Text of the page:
Despite New Jersey Gov. Chris Christie’s surprise announcement last week that he was finally implementing the state’s medical marijuana law—after stalling it for 18 months—many advocates remain less than impressed with the new program. Their beef is with a heap of onerous regulations they say undermines both the spirit and practicality of the law. And because New Jersey’s nascent medical marijuana program could very well be the model for Pennsylvania’s—if we ever pass such a law—it’s a situation worth watching.
New Jersey’s Department of Health and Senior Services drafted the specific regulations to govern the program, and made them the most restrictive of any of the 16 states that have legalized marijuana for medicinal purposes.
For starters, New Jersey is the only state in that group that bans home cultivation. Patients must get their weed from one of just six alternative treatment centers in the entire state (Camden County is believed to be one of the proposed locations), which means patients will pay more than if they could grow it themselves. There are also strict limits on the type and potency of weed being sold. While countless strains exist, each engineered for a specific benefit—pain management or nausea mitigation, for example—the state is permitting the sale of only three strains. Meanwhile, the cap on THC content is 10 percent, which is roughly equivalent to the potency of street marijuana and far less than medical-grade marijuana available in other states, which often exceeds 20 percent. You could certainly smoke twice as much or more, but the law allows the purchase of only two ounces per month. “Limiting the THC level allows for standardization and the ability to do research studies and to evaluate patient response,” explains DHSS spokeswoman Donna Leusner.
But Chris Goldstein, pot activist and spokesman for the Coalition for Medical Marijuana New Jersey and PhillyNORML, calls the THC limits a “political decision and not one based on science.” Goldstein believes it’s part of Christie’s effort to appear tougher and more serious than states like California, where the impression is that people there can easily obtain thermonuclear-grade medical marijuana just for stubbing their big toe. “You can’t kill yourself with marijuana, so limiting THC potency is pointless. Especially when we’re talking about people with serious diseases who need powerful medicine.”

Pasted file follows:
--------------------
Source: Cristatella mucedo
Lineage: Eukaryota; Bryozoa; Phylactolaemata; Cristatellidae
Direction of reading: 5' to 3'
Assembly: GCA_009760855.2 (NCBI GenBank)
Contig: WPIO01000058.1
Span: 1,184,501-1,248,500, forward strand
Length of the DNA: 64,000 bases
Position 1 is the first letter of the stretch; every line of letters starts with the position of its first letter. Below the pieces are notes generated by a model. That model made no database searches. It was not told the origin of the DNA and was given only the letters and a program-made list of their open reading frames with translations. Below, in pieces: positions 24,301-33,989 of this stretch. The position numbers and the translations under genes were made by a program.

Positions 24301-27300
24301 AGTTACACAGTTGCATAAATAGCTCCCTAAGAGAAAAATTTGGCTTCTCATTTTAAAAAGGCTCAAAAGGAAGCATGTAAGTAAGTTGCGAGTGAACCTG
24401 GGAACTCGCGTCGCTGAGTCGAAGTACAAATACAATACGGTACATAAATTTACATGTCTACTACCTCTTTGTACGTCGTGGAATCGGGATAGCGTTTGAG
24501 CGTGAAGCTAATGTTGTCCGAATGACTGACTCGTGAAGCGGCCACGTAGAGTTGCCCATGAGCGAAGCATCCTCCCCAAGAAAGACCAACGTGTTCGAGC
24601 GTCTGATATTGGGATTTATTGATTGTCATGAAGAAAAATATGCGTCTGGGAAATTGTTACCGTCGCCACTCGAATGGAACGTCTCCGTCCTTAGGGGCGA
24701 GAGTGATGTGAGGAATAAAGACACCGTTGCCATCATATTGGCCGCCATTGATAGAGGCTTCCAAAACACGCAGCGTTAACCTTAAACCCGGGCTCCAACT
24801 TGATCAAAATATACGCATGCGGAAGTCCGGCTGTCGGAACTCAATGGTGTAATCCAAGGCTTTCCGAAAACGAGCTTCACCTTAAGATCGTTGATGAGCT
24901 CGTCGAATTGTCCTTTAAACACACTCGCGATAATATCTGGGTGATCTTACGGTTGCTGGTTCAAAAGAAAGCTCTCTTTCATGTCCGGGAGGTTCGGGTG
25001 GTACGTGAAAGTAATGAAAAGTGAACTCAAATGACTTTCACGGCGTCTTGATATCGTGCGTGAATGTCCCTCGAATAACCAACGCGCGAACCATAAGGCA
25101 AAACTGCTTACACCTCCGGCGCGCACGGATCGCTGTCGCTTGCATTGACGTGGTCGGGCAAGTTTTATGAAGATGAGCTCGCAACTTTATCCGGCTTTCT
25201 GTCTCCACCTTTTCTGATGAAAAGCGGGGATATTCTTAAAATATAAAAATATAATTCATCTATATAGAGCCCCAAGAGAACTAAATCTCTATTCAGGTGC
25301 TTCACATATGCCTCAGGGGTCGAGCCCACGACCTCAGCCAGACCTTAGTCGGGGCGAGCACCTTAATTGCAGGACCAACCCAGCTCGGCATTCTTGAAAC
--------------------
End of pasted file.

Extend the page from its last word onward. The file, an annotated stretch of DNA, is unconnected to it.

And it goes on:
And then there’s the convoluted registration process. To be able to prescribe marijuana, doctors must first sign up for a state registry, through which they would then certify that their patients have medical conditions—cancer, AIDS-related illnesses, multiple sclerosis, glaucoma, etc.—that would make them eligible to register for medical marijuana. The process is complicated by the fact that any doctor signing up for the physician registry must have completed addiction medicine and pain management courses within the past two years. “It’s not really feasible that an eye doctor treating glaucoma, or even someone treating Crohn’s disease, would have a current CME [continuing medical education] in addictive medicine,” Goldstein says.
Some physicians are also wary of registering and exposing themselves to increased scrutiny from the federal government, which recently reaffirmed its stance that marijuana has no medicinal purposes. CMMNJ Executive Director Ken Wolski says doctors haven’t forgotten that in the wake of California’s mid-’90s legalization of medical marijuana, the Clinton administration threatened them with criminal charges for merely recommending marijuana to their patients. “I hear from patients every week who say their doctor doesn’t want anything to do with this program,” says Wolski.
Leusner, the DHSS spokeswoman, says the process is in place “to ensure that patients receive ongoing care from a physician who is managing their debilitating illness—not just giving them access to medical marijuana. Its narrow, medically driven focus is designed to avoid the abuses that we’ve seen particularly in California and in Colorado.”